The only hand that beats me is one containing the 8 of hearts and seeing as he 4-bet me preflop I just can’t entertain that idea. We both checked the turn. He could be trapping me, which is funny seeing what I’m holding. Perhaps he didn’t want to lose me by betting the turn. I’m planning on shoving the river of course.  Speaking of the river, the absolute worst card in the deck completed the board.

St FL outdrawn 3 of 3 - 25-11-2014 15-29-07

Well bugger that for a laugh. A split pot! I suppose it could have been worse – he could have held the 9 of hearts for a bigger straight flush but even when he shoved I wasn’t too concerned about the 9h for the same reason I wasn’t concerned about the 8h.

Luckily we were playing tin pot stakes I suppose. Much as that irked me, I’d really hate for that to happen in a proper game.

Poker eh? The game that keeps throwing up these surprises even when you think you’ve seen it all.

OK, for my NEXT trick: consecutive royal flushes. Or….how about being dealt AA three times in a row? No I’d probably get them all beaten. How about a hand where someone calls an all in on the river with 3-2 offsuit for a split pot because he correctly works out his opponent has the same hand, announces “I know you’re bluffing”….”BUT I’M POT COMMITTED!”

Surely that’s never happened before? Probably best I don’t try to be the first.

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Shah Athar Wins the PaddyPowerPoker MADchester Main Event (£27,000 & a €3,500 Irish Open seat)!

Shah Athar - PaddyPowerPoker MADchester Winner 2014

Madness! The PaddyPowerPoker MADchester festival has concluded, with Shah Athar winning £27,000 and an Irish Open seat after three days of poker-based shenanigans at the Manch235ter Casino, Manchester’s newest and fanciest gaming wonderland.

The £500 + £50 NLH Main Event took place November 21-23, with two start days running one after the other on November 21st. The tournament boasted a 40 minute clock, a 30k starting stack and a single re-entry format, with players who busted out on Day 1a permitted to take a second shot on Day 1b. The combined start days garnered a total of 169 entries, just shy of the £100,000 guarantee, with 18 places officially paying out (although an agreement between the players on the bubble awarded £500 off of first place to the 19th place finisher to speed up the proceedings). Players included garrulous Irishman Padraig Parkinson, Michael “The Grinder” Mizrachi and 2008 WSOP finalist Chino Rheem.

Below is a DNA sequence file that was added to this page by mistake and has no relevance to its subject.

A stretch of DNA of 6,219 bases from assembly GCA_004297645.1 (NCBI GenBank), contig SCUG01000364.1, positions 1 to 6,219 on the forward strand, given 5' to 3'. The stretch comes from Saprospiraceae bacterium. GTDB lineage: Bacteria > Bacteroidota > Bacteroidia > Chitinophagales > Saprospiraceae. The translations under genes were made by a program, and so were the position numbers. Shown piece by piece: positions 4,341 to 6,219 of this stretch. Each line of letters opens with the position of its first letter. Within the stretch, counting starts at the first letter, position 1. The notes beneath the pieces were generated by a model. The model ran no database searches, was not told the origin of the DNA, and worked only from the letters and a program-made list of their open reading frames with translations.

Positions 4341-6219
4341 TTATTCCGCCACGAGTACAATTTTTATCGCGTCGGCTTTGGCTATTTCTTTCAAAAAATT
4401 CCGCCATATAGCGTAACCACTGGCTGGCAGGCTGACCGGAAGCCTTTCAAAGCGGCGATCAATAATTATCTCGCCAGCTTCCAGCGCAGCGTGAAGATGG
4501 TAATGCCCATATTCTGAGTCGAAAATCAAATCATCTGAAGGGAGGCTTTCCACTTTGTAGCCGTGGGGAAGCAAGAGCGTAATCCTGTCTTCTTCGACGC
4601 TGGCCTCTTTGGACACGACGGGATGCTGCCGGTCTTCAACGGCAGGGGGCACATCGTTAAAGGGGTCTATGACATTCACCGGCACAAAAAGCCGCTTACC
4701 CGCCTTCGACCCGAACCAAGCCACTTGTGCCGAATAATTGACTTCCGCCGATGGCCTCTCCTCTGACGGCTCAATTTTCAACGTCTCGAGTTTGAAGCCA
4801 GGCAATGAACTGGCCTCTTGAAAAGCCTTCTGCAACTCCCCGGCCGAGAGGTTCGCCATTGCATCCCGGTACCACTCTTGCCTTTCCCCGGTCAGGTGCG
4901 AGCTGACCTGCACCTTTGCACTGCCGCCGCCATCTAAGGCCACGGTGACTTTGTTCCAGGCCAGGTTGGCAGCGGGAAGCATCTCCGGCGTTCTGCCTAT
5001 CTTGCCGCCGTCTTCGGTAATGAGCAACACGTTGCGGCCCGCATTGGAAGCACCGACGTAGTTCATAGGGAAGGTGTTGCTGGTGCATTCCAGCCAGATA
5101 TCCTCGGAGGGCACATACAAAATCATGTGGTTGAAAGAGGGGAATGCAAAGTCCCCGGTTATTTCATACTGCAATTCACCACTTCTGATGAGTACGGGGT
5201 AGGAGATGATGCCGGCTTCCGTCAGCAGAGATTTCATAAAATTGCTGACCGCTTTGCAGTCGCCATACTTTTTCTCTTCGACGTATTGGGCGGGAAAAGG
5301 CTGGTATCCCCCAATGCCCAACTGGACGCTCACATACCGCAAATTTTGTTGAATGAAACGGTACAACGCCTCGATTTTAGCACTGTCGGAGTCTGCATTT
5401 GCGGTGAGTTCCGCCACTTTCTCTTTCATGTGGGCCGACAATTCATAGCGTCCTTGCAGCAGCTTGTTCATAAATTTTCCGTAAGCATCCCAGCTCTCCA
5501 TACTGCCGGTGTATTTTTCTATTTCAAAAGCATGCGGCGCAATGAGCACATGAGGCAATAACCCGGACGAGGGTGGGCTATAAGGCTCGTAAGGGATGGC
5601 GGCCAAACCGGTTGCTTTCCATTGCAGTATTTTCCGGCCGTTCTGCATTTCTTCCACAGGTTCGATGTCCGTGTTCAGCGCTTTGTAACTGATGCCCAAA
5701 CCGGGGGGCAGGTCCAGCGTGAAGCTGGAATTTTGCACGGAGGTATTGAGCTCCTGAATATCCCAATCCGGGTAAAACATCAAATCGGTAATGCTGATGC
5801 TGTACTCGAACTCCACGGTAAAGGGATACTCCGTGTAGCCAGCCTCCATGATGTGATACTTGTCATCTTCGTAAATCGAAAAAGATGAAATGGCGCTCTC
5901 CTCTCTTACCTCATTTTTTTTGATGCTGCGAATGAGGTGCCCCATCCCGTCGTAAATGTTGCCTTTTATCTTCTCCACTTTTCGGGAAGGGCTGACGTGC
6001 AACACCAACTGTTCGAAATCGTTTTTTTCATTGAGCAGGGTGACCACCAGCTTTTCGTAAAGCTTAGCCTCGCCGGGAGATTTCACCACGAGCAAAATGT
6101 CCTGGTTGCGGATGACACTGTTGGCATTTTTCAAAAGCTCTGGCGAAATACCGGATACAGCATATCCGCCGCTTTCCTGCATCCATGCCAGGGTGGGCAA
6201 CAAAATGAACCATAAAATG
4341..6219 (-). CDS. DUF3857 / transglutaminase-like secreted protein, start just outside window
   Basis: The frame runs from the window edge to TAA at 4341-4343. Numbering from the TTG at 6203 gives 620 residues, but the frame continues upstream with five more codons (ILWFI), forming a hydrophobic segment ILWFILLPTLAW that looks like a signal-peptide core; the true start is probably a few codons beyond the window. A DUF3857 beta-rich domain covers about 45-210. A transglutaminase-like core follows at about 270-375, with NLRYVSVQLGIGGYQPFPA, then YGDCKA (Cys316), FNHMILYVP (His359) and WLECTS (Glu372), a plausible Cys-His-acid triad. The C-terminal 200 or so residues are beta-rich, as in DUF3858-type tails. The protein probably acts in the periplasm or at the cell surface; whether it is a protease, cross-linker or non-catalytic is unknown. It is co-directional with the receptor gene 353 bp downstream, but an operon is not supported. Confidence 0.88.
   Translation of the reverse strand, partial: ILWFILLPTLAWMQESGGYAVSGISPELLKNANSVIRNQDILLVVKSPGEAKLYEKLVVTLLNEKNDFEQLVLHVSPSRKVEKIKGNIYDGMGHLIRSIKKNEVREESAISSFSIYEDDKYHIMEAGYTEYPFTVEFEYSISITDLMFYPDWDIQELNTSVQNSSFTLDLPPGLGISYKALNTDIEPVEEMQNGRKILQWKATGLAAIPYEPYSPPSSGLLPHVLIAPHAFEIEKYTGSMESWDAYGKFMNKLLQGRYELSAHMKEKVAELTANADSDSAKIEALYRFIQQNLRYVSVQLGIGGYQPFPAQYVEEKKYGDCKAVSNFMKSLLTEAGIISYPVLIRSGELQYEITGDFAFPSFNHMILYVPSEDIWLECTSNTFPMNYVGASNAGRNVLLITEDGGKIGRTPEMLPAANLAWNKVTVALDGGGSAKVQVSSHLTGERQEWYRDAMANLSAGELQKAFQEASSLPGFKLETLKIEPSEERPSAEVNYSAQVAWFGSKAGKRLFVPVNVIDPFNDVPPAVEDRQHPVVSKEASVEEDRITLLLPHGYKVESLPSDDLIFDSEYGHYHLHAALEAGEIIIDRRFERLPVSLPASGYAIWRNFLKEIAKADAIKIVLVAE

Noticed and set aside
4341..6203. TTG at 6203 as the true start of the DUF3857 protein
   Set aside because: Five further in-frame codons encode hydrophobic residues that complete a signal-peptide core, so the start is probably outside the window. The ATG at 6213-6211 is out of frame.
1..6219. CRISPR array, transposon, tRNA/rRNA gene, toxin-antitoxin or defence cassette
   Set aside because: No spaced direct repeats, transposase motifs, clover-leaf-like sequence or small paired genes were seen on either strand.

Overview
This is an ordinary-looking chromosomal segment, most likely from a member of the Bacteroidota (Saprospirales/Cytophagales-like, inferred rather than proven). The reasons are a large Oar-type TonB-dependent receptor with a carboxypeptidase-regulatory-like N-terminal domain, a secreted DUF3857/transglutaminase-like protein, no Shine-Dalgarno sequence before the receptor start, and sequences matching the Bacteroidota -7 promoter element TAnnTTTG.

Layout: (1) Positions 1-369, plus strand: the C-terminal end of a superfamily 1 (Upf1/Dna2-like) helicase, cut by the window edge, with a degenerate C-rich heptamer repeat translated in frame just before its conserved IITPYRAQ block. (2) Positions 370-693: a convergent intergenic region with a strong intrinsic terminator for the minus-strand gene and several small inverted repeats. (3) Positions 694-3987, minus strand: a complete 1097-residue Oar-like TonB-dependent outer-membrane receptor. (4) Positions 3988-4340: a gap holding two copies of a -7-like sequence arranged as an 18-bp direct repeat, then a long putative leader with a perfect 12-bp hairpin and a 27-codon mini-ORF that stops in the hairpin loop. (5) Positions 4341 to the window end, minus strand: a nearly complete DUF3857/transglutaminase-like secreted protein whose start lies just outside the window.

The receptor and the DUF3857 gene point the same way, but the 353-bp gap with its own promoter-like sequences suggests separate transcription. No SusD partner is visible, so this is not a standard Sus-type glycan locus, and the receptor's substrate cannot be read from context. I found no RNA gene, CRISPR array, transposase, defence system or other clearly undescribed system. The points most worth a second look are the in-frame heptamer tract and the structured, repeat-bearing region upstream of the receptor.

The casino was decked out in Alice-themed paraphernalia, including slightly disturbing Cheshire Cat grins on every available surface and a whole laundry load’s worth of the ubiquitous green PaddyPower lucky pants, almost all of which mysteriously vanished during the first day of the tournament. They can’t all have been doing their job, though, as by the beginning of Day 2 only 73 players remained, with David Gomez in the lead on 210,500.

Down to 19 players shortly before the end of Day 2, a secret ballot among the players decided to take a saver off first place to award the 19th place finisher their money back, meaning that Andrew Probyn, who’d taken the bubble-bubble spot after running K-J into David Gomez’ A-5 which flopped a full house, technically became the bubble. The chips were bagged and tagged, with Soleiman Masud Janjua leading the field into Day 3 on 489,000, just a shade ahead of Robert Roper and Gerald “Skullman” David.

Nineteenth place was swiftly claimed by Doig Rudling – another victim of the silent but deadly David Gomez. He presumably collected his 500 quid from Shah Athar after the tournament’s thrilling conclusion. On to the official ITM exits, and former big stack Leonard Townsend was the first to go in 18th place for a grand sterling, his Q-J dominated by Guy Taylor’s A-J. Robert Roper, whose incessant whistling had been entertaining his tablemates all day, soon followed – but no sooner than he had collected his 17th place winnings from the cash desk than he reappeared in the tournament area to rail the remaining players, to the delight of everyone. Richard Kellett soon took 16th place, the victim of Gerald “Skullman” David’s pair of queens, and the remaining players all moved up a pay bracket.

Positions 15 to 13 were soon claimed by respectively Daniel Charlton, Mark Wilding and Mark Dyson who each received £1,250 for their efforts, and another pay bracket thus passed. Mark Stott in 12th place received £1,500, as did short stack ninja CK Lee, who had put his chips in the middle more than any other Day 3 player and survived every time until his pocket sevens were out-flipped by Shah Athar’s A-J. Athir Ali was the last player to cash in the £1,500 bracket when his A-5 failed to outdraw Desmond Marsh’s pocket jacks; his 10th place exit also signalled the condensing of the remaining field on to a single – indeed, the final – table. Day 1 chip leader David Gomez was by now back in pole position.

The Final Table:

Seat 1: Mark Davey – 130,000
Seat 2: Soleiman Masud Janjua – 301,000
Seat 3: Gerald “Skullman” David – 350,000
Seat 4: Shah Athar – 540,000
Seat 5: Sue Benson – 380,000
Seat 6: Desmond Marsh – 670,000
Seat 7: David Gomez – 1,400,000
Seat 8: Declan Connolly – 300,000
Seat 9: Guy Taylor – 1,100,000

Mark Davey in his corduroy jacket and collared shirt may have a sartorial advantage over his opponents but certainly did not have a chip advantage. His microstack went in with Q-T against David Gomez’ K-5, and although he hit a queen, Gomez hit a four-flush to send Davey and his jacket to the rail in ninth place for £2,250. Declan Connolly was next, getting the lot in with pocket kings on a ten-high board but getting a call from Gomez holding a Q-J flush draw, which hit on the river. His eighth place finish netted him £3,000. Not too shabby.